Simultaneously, whether the claims are true or not, leaking investigation details to the press is the US way of conveying that it does not expect India to adopt a completely independent foreign policy but remain aligned to its views. It has also added credence to Canada’s accusations on the involvement of India in the killing of Nijjar.

The video claimed to be forwarded to Nikhil Gupta, by his so-called Indian contact, was made by Nijjar’s supporters and loaded onto the net almost immediately after the assassination. For the US, backing Justin Trudeau is but expected.

If the accusations are true, then India should realize that it is not that powerful that it can attempt to eliminate its opponents abroad and not be questioned, despite its growing global status. If it does attempt, many nations having done so, US, Russia, North Korea, China, Israel, Pakistan and Taiwan in the eighties, to name a few, these should not be attempted in allied nations. Any failed assassination attempt will invariably have repercussions, no matter where they are attempted. And worse is leaving a trail to be followed.     

          There is no doubt that countries will try to influence lobbies in other states which impact their national security, India being no exception. What adds to concern is when the state where these elements reside appear to ignore their actions, despite them being harmful. India recently arrested a Canadian citizen, an ally of Nijjar, Mandeep Singh, in Punjab, plotting assassination of political and religious leaders. How far would Canada cooperate in this investigation to bring those backing Mandeep to book remains to be seen. 

What becomes more alarming is that a group of states, such as the ‘five eyes’ terming themselves as allies and partners of India, join hands to illegally eavesdrop on India’s diplomatic communications, against the spirit of the Vienna conventions. It adds to belief that even true allies snoop on one another.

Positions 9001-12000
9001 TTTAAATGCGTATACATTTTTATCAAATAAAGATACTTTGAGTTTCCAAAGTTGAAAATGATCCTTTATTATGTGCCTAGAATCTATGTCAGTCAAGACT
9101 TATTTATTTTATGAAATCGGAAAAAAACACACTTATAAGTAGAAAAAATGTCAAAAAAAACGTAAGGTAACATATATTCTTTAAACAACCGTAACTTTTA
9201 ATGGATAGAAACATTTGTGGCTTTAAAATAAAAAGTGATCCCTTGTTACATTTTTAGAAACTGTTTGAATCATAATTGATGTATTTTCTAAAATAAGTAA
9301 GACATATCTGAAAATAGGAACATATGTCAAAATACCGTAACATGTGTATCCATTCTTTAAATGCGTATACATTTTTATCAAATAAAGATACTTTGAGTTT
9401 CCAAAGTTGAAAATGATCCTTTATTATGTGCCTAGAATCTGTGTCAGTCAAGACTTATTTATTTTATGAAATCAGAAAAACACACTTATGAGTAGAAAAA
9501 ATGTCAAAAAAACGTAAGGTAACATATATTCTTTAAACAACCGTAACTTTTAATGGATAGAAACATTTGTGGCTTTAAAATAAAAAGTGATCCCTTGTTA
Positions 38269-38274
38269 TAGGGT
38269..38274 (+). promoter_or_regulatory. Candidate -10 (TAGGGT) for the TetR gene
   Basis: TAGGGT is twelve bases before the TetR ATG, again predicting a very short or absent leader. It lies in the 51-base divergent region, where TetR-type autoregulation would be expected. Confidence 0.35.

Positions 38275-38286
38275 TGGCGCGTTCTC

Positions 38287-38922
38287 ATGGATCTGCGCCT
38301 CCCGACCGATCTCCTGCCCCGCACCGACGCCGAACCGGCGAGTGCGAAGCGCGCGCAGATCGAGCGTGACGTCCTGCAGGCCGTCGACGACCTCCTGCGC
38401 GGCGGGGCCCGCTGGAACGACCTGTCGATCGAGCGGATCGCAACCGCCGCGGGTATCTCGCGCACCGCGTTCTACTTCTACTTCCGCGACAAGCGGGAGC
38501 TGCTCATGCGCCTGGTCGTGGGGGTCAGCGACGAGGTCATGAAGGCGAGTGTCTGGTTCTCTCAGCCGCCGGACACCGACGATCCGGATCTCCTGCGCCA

This eavesdropping highlights another weakness. India does not possess secure communication links, despite all claims to inducting technology. There are government agencies as also companies in the private sector warning the government on this shortcoming as also working to develop secure networks. Their research needs to be funded. If the west is able to eavesdrop, China would certainly be able to. This concerns national security and must be accorded high priority.

          There are press reports that few Indian diplomats, associated with India’s RAW, were withdrawn from western embassies and consulates as a precautionary measure. In some cases, their replacements have not been accepted. This implies that India will always be considered with suspicion even if few anti-India elements are killed due to internecine rivalry.   

          It will be worth watching how the US indictment against Nikhil Gupta proceeds. Currently it appears to be farfetched with limited substance. There are too many flaws and illogical sequences for it to be really considered a spy thriller.   All would depend on how much the US government leans on Nikhil, even compelling him to fabricate his story, just to prove a point. Time would determine how much is really true.